By Joseph Blumberg, Dartmouth News:
Dartmouth computer science graduate students are applying their research techniques to fundamental security flaws recently found in nearly every computer chip manufactured in the last 20 years. Until new designs are implemented, an interim solution devised at Dartmouth can fill the breach.
The security defects they investigated are known by ominous names such as Spectre, Meltdown, and Foreshadow. They are buried deep in the design of the chips now running in almost all digital devices, including laptops, tablets, cell phones, and servers in the cloud. These vulnerabilities were inadvertently introduced by chipmakers while pursuing designs that enabled greater computing speeds.
The research team includes two PhD students, Prashant Anantharaman and Ira Ray Jenkins, and Rebecca Shapiro, Guarini ’18, who received her PhD this past spring. Professor of Computer Science Sean Smith and Research Associate Professor Sergey Bratus advised the team.
“Everyone should feel vulnerable to Spectre,” says Anantharaman, a member of the team that focused on one specific variant of Spectre. “Microprocessors from Intel, AMD, and ARM that are used in devices worldwide are vulnerable, and a hacker exploiting this vulnerability could do anything from stealing personal passwords to getting control of critical infrastructure, like a power system.”
When the processor is running, executing instructions it has been given, it leaves behind a trail of “bread crumbs”—virtual footprints of where it has been and what it has been doing. “If you know how to look for these clues to what the processor has done, it is possible to back-trace information that passed through the processor,” says Jenkins. The assumption in industry had been that no one would see those clues, that no one had the ability to find them—but in the last decade, new techniques have been developed that can allow unauthorized access, say the researchers.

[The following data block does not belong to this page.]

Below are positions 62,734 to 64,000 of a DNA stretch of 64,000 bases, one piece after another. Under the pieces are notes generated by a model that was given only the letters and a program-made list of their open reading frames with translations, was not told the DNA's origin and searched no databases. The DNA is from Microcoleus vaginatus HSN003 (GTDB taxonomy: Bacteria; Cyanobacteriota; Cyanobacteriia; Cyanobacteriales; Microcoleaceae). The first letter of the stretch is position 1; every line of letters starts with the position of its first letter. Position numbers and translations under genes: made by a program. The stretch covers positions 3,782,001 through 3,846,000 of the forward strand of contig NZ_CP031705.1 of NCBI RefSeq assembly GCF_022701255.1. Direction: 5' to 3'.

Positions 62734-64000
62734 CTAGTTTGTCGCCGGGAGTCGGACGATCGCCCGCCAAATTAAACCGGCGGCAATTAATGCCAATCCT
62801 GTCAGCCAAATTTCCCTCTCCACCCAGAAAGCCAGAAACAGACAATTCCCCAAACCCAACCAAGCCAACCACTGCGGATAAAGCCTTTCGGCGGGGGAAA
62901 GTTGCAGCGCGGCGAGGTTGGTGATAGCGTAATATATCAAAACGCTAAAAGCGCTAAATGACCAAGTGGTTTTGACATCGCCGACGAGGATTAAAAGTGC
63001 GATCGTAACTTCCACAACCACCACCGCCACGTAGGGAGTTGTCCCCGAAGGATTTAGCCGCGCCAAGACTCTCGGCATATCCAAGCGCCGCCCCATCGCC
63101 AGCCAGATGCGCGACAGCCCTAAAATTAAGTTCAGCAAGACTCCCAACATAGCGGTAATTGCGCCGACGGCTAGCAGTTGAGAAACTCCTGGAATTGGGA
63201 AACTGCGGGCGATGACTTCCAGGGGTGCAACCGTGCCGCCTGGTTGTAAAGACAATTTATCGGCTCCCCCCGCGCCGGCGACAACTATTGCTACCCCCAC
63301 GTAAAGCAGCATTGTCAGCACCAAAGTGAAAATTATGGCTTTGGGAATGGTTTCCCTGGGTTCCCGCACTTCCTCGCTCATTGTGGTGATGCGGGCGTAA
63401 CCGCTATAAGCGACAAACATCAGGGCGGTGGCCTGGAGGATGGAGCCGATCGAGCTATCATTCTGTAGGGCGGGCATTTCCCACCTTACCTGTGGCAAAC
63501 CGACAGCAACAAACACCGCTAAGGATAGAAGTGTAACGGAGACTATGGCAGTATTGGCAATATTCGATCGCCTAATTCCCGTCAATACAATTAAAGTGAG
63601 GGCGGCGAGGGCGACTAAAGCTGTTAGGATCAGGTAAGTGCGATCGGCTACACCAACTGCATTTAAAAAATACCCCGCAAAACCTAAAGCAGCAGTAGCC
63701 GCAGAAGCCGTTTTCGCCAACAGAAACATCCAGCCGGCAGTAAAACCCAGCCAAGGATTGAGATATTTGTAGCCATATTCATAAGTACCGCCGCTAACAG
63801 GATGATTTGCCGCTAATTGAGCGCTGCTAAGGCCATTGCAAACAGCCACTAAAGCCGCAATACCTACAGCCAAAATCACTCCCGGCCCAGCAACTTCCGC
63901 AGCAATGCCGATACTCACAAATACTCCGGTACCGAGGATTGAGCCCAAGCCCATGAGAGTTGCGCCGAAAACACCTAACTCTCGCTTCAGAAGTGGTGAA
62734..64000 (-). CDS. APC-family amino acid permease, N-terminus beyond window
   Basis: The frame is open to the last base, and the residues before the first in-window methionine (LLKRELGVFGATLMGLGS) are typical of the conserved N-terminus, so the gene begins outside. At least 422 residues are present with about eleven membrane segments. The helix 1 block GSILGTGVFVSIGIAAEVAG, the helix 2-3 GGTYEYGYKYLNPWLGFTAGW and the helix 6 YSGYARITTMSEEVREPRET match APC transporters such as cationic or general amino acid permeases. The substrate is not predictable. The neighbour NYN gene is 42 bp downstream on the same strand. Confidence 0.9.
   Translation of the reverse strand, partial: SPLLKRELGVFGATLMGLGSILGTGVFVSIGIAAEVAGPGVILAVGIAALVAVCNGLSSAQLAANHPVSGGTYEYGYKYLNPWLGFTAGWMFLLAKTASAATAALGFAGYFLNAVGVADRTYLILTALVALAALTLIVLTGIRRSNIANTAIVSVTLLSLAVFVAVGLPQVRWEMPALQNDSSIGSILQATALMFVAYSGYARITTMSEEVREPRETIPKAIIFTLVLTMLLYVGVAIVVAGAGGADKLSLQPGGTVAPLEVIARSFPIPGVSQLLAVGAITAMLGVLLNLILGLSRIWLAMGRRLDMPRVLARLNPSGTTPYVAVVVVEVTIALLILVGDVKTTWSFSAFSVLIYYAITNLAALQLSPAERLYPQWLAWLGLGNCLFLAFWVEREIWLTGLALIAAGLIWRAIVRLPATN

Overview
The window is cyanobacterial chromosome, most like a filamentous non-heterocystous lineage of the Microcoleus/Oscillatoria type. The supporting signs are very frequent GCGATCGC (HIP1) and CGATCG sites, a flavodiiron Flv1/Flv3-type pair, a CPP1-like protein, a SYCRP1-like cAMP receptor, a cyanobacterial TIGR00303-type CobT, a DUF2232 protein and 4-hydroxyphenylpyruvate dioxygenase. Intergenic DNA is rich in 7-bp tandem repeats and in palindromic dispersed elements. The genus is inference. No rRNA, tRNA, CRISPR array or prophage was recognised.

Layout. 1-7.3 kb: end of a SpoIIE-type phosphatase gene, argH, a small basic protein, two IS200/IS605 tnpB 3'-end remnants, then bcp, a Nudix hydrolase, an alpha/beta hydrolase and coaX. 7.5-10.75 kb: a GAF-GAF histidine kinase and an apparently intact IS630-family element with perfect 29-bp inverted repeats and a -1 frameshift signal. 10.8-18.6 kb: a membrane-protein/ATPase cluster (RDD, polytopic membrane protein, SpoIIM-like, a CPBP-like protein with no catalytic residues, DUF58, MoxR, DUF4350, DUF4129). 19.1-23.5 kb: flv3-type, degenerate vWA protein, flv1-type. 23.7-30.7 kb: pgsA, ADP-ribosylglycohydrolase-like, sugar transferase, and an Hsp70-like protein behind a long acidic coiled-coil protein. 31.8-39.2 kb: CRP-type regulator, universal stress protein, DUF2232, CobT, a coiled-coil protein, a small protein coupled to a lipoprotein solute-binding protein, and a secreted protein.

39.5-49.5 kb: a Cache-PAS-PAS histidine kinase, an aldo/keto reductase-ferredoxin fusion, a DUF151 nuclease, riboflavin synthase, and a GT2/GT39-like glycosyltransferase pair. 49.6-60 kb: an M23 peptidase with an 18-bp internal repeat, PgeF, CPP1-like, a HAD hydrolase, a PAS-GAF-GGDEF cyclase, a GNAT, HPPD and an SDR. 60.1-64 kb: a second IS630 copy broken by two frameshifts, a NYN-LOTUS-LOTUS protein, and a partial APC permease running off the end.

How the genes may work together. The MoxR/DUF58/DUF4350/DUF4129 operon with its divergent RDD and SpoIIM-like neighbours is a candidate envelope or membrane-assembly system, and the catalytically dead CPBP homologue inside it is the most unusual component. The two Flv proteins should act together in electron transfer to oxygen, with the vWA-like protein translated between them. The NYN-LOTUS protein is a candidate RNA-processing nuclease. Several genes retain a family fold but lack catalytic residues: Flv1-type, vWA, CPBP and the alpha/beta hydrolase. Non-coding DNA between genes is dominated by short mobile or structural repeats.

“We know that it is now possible be able to ‘come behind’ the processor and look for these clues,” says Jenkins. “I don’t think we have seen evidence of it happening yet, but that doesn’t mean that they haven’t done it. It just means that we don’t know that they have.”
“Our techniques use existing mechanisms—hardware and software that is out there—and use the tools at hand to fix the problem,” says Jenkins. “We basically set up permissions for how a program can run, how a program can organize itself.”
The team used ELFbac software, developed in 2012 by the Department of Computer Science’s TrustLab—a group that investigates how to build systems that are secure in the real world. The EFLbac mission is the prevention of large classes of cyberattacks that could expose sensitive information. It effectively inserts barriers into a program that isolates secret information and makes it available only to authorized software. “Without ELFbac, this kind of separation within a single program is very difficult to achieve,” says Jenkins.
“Our approach to the problem was to give the power back to the programmer by designing policies [rules] in ELFbac that would enforce the programmers’ intent with respect to the code and data,” says Anantharaman. “Although we demonstrate how ELFbac is effective against one Spectre variant, this is a generic technique that is effective against a larger class of intra-process memory attacks.”
Jenkins says their software fixes, while effective, are only stopgaps. “What we are suggesting is, if you start at level zero, where you design your software using our techniques as we suggest, then your software is just not vulnerable to these sorts of attacks, even if new versions come along in the future.”
“The success we’ve had using ELFbac to secure data is exciting and demonstrates the wide potential of this policy mechanism,” says Smith. “Spectre is just one high-profile example of what you can do with ELFbac.”